Most parents will be curious to know if they are expecting identical or fraternal twins. From a medical point of view the doctor will want to establish whether or not they share a placenta. Although most monochorionic twins are born healthy, up to 15 percent experience twin-to-twin transfusion syndrome (TTTS).This is where one twin receives too little blood and the other too much. Mothers carrying monochorionic are considered high risk, so their pregnancy will be monitored more closely. Your sonographer will establish how many placentas are present in the first trimester ultrasound. If for any reason she is unsure, she will perform a second scan and ask for a second opinion. But even then, the sonographer cannot know for sure if the twins are identical because the placentas of non-identical twins can fuse together.

After The Babies Are Born
When your twins are born and one is a boy and the other a girl, you will know for certain that they are not identical. If they are the same sex and have a placenta each, they may or may not be identical. If they have shared a placenta, and the doctor has examined the placenta carefully and ruled out signs of fusion, you may then discover they are identical. You can also ask for blood tests to be carried out on the umbilical cord of each baby, but this is only usually requested if there are medical reasons to do so. If it is not obvious you can always buy a twin DNA testing kit. Also known as a zygosity test, it requires taking a salvia swab from each baby and sending it to a lab to compare DNA.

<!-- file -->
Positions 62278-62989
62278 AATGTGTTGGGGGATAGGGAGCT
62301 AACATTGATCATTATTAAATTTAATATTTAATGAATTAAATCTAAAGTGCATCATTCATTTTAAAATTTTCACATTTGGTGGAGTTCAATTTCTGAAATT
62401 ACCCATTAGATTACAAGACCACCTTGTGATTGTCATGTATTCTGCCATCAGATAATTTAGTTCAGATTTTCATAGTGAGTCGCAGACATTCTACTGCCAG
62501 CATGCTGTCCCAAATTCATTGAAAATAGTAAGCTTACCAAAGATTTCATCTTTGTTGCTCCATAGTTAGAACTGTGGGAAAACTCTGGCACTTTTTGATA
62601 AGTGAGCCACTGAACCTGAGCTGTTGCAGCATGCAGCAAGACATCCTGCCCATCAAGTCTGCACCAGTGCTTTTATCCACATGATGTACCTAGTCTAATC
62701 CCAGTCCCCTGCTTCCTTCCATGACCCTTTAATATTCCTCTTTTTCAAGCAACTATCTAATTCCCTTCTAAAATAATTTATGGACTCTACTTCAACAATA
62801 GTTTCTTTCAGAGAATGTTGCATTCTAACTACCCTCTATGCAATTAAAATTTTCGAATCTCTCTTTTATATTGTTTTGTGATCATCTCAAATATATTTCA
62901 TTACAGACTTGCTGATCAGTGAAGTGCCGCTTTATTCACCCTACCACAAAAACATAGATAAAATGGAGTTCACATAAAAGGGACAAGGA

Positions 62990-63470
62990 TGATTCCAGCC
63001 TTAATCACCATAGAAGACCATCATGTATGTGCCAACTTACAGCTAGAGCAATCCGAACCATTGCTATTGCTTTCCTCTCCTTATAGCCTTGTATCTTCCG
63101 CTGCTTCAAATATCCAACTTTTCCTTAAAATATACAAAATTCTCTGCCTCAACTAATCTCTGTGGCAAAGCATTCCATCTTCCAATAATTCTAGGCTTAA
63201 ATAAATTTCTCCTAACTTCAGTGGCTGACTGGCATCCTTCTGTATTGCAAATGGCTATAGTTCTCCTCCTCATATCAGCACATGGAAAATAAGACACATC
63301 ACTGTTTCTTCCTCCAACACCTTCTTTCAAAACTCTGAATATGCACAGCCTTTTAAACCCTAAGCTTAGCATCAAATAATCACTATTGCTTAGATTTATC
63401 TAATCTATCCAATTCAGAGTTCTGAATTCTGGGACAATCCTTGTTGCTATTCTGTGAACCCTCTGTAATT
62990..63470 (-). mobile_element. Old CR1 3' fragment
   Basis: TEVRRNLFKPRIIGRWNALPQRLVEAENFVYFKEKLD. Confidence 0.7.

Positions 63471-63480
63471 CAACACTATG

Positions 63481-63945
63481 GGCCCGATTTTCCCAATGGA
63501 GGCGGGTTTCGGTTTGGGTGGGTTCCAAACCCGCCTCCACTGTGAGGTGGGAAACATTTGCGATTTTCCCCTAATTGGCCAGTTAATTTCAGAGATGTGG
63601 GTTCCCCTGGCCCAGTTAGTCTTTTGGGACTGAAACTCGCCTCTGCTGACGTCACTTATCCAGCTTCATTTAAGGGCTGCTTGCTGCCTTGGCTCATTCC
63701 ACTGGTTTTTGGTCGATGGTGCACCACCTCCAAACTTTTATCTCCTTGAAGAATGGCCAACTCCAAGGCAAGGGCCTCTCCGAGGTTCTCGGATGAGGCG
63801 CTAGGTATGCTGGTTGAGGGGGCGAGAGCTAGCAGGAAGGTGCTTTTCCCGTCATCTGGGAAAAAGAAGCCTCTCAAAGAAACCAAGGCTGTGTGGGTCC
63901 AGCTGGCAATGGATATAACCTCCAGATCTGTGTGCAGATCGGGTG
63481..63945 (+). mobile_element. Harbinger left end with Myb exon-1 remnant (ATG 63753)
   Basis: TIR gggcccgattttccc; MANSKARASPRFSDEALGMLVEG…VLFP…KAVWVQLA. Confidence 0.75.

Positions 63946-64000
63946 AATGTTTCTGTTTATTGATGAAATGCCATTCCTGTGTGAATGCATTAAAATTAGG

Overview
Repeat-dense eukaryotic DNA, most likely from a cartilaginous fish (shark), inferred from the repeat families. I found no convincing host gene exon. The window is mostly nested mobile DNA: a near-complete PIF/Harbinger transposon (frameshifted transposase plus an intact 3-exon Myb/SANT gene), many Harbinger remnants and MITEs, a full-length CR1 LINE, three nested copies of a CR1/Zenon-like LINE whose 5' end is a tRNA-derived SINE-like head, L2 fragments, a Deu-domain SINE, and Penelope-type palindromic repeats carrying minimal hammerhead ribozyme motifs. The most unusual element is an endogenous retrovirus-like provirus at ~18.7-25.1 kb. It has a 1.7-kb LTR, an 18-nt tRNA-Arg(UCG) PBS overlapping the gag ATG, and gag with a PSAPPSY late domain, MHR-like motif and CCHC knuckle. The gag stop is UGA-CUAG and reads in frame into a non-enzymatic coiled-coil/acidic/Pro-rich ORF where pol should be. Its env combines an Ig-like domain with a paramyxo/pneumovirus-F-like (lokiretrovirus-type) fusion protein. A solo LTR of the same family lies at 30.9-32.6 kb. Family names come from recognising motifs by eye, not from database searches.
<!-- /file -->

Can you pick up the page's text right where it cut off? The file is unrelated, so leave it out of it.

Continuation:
What Expecting Twins Means For Mom

Mom can expect:

More frequent prenatal checkups: You will have more frequent checkups with your prenatal healthcare team than were you carrying just one baby (particularly if your babies share the same placenta). You will receive extra ultrasounds, blood pressure tests and weight monitoring. You will also be educated on the early signs of labor.
Nutrition: Your doctor will prescribe a prenatal vitamin - the standard vitamin and dose of folic acid will suffice. You don't need a special 'twin' vitamin. If you are at risk of anemia during pregnancy you may be prescribed an additional iron supplement.
More weight gain: The recommended weight gain for a woman carrying twins is 30 to 35 pounds (and not more than 40 pounds or less than 15 pounds). This compares to 25 pounds weight gain for a singleton pregnancy. You will need to eat a little more than normal, depending on your activity level. The general rule of thumb is to add an additional 300 calories a day to your non-pregnant allowance per baby. So twins require adding 600 calories (probably takes you to about 2,800 calories a day) and triplets require adding 900 additional calories (3,100 calories in total) a day.
Be more careful: Your doctor might ask you to limit some of your activities such as work and travel as your pregnancy progresses. Although bed rest has not proven effective in preventing premature labor, it can encourage fetal growth and reduce complications.